A bilingual advantage for episodic memory in older adults

Scott R. Schroeder*, Viorica Marian

*Corresponding author for this work

Research output: Contribution to journalArticlepeer-review

49 Scopus citations

Abstract

The ability to remember eventsreferred to as episodic memoryis typically subject to decline in older adulthood. Episodic memory decline has been attributed in part to less successful executive functioning, which may hinder an older adult's ability to implement controlled encoding and retrieval processes. Since bilingual older adults often show more successful executive functioning than monolinguals, they may be better able to maintain episodic memory. To examine this hypothesis, we compared bilingual and monolingual older adults on a picture scene recall task (assessing episodic memory) and a Simon task (assessing executive functioning). Bilinguals exhibited better episodic memory than their monolingual peers, recalling significantly more items overall. Within the bilingual group, earlier second language acquisition and more years speaking two languages were associated with better recall. Bilinguals also demonstrated higher executive functioning, and there was evidence that level of executive functioning was related to memory performance. Results indicate that extensive practice controlling two languages may benefit episodic memory in older adults.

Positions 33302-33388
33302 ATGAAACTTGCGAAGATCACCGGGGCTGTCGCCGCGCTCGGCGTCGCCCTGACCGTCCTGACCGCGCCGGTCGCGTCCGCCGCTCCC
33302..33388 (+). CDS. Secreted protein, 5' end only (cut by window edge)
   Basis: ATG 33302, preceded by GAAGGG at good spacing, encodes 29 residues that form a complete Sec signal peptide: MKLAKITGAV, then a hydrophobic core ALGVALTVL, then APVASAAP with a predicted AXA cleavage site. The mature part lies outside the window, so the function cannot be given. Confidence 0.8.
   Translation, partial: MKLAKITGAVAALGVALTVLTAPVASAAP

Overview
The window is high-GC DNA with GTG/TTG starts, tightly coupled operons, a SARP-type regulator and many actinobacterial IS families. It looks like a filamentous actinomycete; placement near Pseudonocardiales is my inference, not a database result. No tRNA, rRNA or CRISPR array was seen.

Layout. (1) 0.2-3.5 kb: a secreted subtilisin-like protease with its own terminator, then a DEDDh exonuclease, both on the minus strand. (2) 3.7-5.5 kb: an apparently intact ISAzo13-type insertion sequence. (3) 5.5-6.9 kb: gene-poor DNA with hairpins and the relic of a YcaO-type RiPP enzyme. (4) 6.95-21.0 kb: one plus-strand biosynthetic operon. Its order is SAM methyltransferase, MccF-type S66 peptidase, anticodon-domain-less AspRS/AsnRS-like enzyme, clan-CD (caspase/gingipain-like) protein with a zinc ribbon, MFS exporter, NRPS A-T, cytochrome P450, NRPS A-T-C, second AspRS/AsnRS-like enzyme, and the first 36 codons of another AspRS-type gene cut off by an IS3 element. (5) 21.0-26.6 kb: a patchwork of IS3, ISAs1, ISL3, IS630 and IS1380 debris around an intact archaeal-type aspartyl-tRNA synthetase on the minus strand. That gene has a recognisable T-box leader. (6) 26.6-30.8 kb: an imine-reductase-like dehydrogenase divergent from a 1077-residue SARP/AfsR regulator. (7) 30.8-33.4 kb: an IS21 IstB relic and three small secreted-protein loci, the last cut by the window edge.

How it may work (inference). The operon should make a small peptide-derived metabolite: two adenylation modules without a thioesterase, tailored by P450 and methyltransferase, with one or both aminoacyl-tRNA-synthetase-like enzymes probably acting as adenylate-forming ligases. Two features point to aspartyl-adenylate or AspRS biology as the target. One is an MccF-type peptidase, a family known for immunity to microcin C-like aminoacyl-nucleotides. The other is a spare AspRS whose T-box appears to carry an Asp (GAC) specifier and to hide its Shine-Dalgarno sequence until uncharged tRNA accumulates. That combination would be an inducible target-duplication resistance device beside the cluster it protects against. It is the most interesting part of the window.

Original languageEnglish (US)
Pages (from-to)591-601
Number of pages11
JournalJournal of Cognitive Psychology
Volume24
Issue number5
DOIs
StatePublished - Aug 1 2012

Keywords

  • Ageing
  • Bilingualism
  • Language
  • Memory

ASJC Scopus subject areas

  • Experimental and Cognitive Psychology

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